Neighbors, Fences and Boundaries
Boundary disputes between neighbors are one of the more common reasons for real estate litigation. The most typical boundary lawsuit arises from the discovery that a fence or wall built many years earlier is not located on the legal boundary between the properties. One homeowner will point to the survey as the true boundary while the other will point to the fence or wall as the true boundary. These neighbor disputes are rarely resolved short of the hiring of real estate attorneys, the filing of lawsuits and heated and emotional litigation.
Which is the correct boundary?
Boundaries are first and foremost determined by the legal description contained in the deed. Therefore, the best way to determine the proper boundary between two properties is to commission a survey. While two competing surveys may show minimal variance, the boundary is determined by the legal description and not where someone in the past decided to build a fence, erect a wall or plant some trees.
How Do I Establish The Correct Boundary?
Notwithstanding a survey showing the true boundary, adjoining landowners rarely agree to give up property they thought was theirs. Discussions and negotiations prior to litigation are rarely successful in resolving a boundary dispute. In fact the heated conversations relating to boundaries often lead to fights, police visits and temporary restraining orders. Property owners are left to file a lawsuit. Lawsuits to determine boundaries often ask for declaratory relief and to quiet title to property. The aggrieved property owner who is losing land will usually claim defenses such a prescriptive easement, agreed-upon boundary and laches.
Quiet Title Lawsuits
A quiet title lawsuit merely describes the dispute and asks that the court make a determination that the plaintiff is entitled to the property.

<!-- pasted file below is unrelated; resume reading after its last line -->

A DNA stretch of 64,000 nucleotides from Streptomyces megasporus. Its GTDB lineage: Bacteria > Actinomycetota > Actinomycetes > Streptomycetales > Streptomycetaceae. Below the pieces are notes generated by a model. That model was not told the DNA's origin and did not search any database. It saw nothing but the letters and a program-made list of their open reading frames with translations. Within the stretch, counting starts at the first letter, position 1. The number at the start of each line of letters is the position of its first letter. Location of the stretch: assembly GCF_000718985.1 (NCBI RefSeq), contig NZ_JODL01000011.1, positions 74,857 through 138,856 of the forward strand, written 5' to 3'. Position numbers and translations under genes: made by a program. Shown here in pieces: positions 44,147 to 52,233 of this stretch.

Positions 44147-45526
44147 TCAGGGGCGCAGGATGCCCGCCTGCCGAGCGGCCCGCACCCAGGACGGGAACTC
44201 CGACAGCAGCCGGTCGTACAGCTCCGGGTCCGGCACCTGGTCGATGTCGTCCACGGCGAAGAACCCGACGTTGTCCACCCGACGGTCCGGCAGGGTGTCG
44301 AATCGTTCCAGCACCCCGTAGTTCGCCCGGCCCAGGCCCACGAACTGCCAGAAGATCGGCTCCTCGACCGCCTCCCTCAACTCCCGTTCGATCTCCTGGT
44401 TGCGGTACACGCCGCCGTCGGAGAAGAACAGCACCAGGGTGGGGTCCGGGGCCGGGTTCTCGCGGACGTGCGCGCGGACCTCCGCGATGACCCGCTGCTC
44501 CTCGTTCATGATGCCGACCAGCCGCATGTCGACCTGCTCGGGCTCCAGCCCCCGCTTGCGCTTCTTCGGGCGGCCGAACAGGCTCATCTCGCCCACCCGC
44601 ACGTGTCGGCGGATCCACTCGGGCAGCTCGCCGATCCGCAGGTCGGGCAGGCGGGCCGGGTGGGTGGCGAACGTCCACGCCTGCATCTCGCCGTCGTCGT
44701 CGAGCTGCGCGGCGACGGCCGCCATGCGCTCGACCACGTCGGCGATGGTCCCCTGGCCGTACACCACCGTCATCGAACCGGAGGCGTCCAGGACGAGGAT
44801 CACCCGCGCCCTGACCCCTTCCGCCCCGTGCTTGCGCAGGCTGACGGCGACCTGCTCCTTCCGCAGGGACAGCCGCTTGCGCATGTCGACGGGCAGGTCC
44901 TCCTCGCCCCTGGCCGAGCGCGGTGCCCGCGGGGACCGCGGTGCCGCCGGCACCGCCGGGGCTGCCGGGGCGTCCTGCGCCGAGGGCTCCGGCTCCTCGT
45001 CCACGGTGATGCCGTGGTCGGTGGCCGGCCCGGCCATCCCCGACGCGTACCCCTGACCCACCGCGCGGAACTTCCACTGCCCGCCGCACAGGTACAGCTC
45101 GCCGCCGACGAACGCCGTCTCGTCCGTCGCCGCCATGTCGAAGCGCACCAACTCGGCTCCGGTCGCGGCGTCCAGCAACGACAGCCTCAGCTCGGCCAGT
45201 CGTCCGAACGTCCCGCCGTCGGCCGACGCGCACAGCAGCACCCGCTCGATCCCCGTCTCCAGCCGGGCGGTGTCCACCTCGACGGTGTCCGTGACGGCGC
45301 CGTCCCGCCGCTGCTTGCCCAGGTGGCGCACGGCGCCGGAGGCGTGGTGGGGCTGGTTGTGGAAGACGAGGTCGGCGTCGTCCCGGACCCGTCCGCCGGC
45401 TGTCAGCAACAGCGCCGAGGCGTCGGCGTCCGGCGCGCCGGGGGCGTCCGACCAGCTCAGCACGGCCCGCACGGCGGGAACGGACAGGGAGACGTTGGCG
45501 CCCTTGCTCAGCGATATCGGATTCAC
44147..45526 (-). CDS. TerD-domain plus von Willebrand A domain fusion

Prescriptive Easements and Adverse Possession
Prescriptive easement litigation involves a claim by the defending landowner that he or she has used the property for the statutory period of five years and that the use has been (1) open and notorious, (2) continuous and uninterrupted, (3) hostile to the true owner, and (4) under a claim of right.
Adverse possession and prescriptive easement are two similar concepts. In a claim for adverse possession, a party must establish the same four elements as for a prescriptive easement but also show the payment of all taxes assessed against the property during the five year period. Adverse possession seeks ownership (title) over the disputed property while a prescriptive easement merely seeks the use of the disputed property. Because property taxes are levied based on the legal description (and not based on the position of a fence or wall), adverse possession in California is almost impossible to establish.
Real estate attorneys and courts often mistake the two concepts of adverse possession and prescriptive easement and much of the California Courts of Appeal authority on boundary disputes deals with clarifying the difference between the two. A prescriptive easement confers a nonpossessory and restricted right to a specific use or activity upon another’s property and that right is less than the right of ownership. A common example includes a right to use another’s driveway to access one’s property. The neighbor can drive over the driveway but he cannot fence it in and claim it as his own.
Problems arise when an attorney argues for or a court grants an exclusive prescriptive easement and therefore allows the adjoining property owner to fence off the land on which the court has granted the easement. The California Courts of Appeal have repeatedly denied this type of relief. “If the effect of the prescriptive easement is to divest the property owner of all rights—use, occupation, enjoyment—owners customarily have in residential property, the grant of a prescriptive easement is generally error.” As another court held, “the notion of an exclusive prescriptive easement, which as a practical matter completely prohibits the true owner from using his land, has no application to a simple backyard dispute. An easement, after all, is merely the right to use the land of another for a specific purpose—most often, the right to cross the land of another.”
Neighbor boundary disputes may be simple issues to analyze from a legal perspective but often lead to long and drawn out litigation. While a real estate attorney may advise that the boundary is determined by a survey based on the legal description, the neighbor who is losing part of what he thought to be his property rarely gives up ‘his’ property voluntarily. While there is sometimes a chance that the neighbor can argue for an easement, it is very rare that the neighbor can establish title to property that the legal description says is not his.